EHD is caused by epizootic hemorrhagic disease virus (EHDV), an arboviruses classified in the genus Orbivirus within the subfamily Sedoreovirinae of the family Reoviridae. EHDV is closely related to BTV, African horse sickness virus (AHSV) and equine encephalosis virus (EEV).
EHD is a double-stranded RNA virus with a 10-segmented genome.Presently there are 7 serotypes as determined by sequencing of the VP2 region of the genome. In the United States, EHDV serotypes 1, 2, and 6 have been identified. EHDis transmitted by hematophagous midges of the genus Culicoides. In North America, Culicoides sonorensis is the primary vector of EHDV.
EHD is an important cause of morbidity and mortality in WTD. EHDV infections have also been reported in other cervids (e.g. elk and mule deer) and bovids (e.g. cattle, bison and yaks), as well as pronghorn antelope. In the United States, infection of cattle with EHDV is generally asymptomatic, but fever, inappetence, decreased milk production, nasal and ocular discharge, conjunctivitis, ptyalism, oral and nasal ulcerations, and lameness have been reported. Goats and sheep do not appear to be susceptible to natural infection.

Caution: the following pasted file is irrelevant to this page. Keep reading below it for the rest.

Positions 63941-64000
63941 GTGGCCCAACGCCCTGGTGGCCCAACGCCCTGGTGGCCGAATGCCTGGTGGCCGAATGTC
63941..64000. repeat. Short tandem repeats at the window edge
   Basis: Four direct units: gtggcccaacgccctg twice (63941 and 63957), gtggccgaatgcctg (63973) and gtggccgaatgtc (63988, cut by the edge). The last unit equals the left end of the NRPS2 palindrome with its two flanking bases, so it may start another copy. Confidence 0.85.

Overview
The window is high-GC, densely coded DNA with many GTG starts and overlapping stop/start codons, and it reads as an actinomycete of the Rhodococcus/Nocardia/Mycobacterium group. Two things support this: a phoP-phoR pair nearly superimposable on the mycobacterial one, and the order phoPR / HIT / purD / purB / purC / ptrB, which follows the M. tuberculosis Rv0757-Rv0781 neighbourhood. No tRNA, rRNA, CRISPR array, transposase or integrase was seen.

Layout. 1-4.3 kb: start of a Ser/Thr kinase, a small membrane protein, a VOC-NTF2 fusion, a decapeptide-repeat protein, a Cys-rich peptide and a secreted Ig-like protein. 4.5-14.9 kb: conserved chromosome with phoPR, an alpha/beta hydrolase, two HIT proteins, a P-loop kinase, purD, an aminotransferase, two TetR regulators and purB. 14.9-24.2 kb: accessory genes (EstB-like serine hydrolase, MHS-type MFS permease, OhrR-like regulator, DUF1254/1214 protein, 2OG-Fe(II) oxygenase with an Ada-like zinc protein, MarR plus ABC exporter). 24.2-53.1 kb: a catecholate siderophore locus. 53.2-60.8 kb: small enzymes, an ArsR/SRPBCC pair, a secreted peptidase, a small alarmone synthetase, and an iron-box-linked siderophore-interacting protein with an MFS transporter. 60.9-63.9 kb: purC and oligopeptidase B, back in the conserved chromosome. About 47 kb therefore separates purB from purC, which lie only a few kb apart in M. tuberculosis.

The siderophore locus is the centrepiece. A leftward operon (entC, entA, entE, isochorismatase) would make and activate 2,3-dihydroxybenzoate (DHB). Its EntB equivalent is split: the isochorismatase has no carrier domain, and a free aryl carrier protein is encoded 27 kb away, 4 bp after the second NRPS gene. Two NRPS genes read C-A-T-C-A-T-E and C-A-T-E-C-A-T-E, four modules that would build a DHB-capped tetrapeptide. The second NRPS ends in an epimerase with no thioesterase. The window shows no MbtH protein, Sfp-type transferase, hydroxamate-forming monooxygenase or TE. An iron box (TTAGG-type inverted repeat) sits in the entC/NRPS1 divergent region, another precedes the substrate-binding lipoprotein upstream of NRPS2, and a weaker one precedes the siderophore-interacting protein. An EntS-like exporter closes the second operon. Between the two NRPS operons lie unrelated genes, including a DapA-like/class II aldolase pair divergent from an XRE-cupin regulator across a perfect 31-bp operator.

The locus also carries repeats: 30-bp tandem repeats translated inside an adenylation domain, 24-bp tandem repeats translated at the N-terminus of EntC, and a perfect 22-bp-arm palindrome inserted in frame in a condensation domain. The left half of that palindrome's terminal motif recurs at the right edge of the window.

EHD clinical disease in WTD can be subclinical, hyperacute, acute, or chronic. EHDV nucleic acid can be detected by qPCR or EHDV can be isolated in the subclinical form, but clinical signs and macroscopic and microscopic lesions are absent and death does not occur. In the hyperacute form, sudden death is the outcome. Swelling of the head, neck, tongue, and eyelids can be observed in the acute form. In this form, there is fever, depression, anorexia, weakness, respiratory distress, ptyalism, ulceration of the oral mucosa, swelling of the tongue and eyelids, subcutaneous edema of the head and neck and lameness. Death may occur 1 to 3 days after the initial clinical signs. The chronic form is characterized by weight loss, coronitis, cracks in the hoof, and lameness. In some animals, the hoof sloughs off resulting in prostration or knee-walking. In the chronic form, affected deer may show symptoms for several weeks but generally recover.